In this project, the farmer wanted to determine if shade cloth in the rows would prevent deer from eating lettuce while at the same time tempering summertime heat effects on a cool-weather crop. Lettuce was seeded in three-foot wide beds, fifty feet long. Shade cloth was cut into sections twenty-five feet long by three feet wide and suspended to hang perpendicular to the ground from four-foot fiberglass fence posts on the east side of each bed. It was attached using insulators and wiring at the top and bottom of each fencepost. The three-foot depth would provide shading for the summer lettuce crop, be manageable and moveable, and provide a barrier to deer browsing. By using a twentyfive-foot length, half of the row remained as an unprotected control treatment.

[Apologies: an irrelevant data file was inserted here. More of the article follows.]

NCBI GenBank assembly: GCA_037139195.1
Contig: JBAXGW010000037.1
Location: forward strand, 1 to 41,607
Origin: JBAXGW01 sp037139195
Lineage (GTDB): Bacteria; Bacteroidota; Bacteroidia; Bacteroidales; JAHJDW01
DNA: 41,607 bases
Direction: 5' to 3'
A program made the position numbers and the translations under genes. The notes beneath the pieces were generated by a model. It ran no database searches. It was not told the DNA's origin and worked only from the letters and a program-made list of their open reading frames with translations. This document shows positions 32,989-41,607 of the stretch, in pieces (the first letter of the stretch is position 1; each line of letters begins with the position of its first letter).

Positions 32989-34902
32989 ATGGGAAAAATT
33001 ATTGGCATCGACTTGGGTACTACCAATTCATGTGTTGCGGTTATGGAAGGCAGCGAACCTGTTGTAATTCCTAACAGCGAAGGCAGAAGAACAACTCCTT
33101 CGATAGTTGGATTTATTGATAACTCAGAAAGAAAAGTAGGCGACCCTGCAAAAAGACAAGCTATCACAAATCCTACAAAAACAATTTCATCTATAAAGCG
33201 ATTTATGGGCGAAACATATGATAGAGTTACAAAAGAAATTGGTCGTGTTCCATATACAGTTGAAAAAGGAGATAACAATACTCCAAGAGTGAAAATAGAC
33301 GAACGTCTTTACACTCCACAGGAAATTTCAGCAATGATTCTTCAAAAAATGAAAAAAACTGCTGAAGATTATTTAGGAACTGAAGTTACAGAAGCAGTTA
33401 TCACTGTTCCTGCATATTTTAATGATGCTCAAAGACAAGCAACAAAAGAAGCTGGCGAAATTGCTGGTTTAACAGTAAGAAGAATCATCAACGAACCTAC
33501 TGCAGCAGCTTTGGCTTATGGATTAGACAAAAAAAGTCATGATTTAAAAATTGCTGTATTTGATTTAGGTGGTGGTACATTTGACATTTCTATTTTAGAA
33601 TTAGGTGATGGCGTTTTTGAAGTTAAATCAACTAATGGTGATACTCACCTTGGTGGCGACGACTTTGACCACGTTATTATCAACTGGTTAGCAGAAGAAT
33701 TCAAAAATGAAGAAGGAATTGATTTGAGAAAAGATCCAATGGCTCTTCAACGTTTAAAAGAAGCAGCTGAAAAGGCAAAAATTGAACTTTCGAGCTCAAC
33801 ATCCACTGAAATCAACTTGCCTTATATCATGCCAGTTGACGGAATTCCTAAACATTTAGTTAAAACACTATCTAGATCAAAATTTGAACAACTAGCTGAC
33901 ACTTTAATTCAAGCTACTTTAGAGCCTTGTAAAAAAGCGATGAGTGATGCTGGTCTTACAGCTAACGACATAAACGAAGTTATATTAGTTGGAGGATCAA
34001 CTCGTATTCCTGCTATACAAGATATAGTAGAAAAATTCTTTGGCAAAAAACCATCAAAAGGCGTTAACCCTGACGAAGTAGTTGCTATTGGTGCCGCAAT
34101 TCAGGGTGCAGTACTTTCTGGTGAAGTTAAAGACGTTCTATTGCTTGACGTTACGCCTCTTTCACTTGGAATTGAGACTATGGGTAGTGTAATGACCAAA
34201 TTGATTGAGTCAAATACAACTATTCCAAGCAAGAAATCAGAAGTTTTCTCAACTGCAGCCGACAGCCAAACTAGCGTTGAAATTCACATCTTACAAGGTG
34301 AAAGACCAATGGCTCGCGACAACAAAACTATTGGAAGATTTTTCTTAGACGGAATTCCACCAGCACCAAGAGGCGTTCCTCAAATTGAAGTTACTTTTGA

Wind proved to be the primary problem in this trial. The shade cloth, moving in the breeze in the direction of the planting, injured tender lettuce tops. To adjust for this, fence posts were moved to the west side of each bed when the wind direction seemed variable, but this was no help. The farmer also shortened the depth of the shade cloth to two feet to avoid injuring the tops of the lettuce, regardless of wind direction. Keeping the shade cloth attached in windy situations proved difficult.
At first, the shade cloth seemed to be effective at keeping the deer away and eating areas that were not protected. However, since it eventually blew down or off the posts in each trial, the deer took the opportunity to move right in and negate all the previous benefits by browsing the lettuce. The reduced shade cloth depth protected the lettuce from deer, but also reduced the amount of shade provided to a negligible amount and it would still blow apart, usually getting wrapped across the row and destroying lettuce plants just as effectively as browsing deer.
The farmer eventually switched from trying to produce mature lettuce heads to growing baby-sized lettuces that are sold in a mix.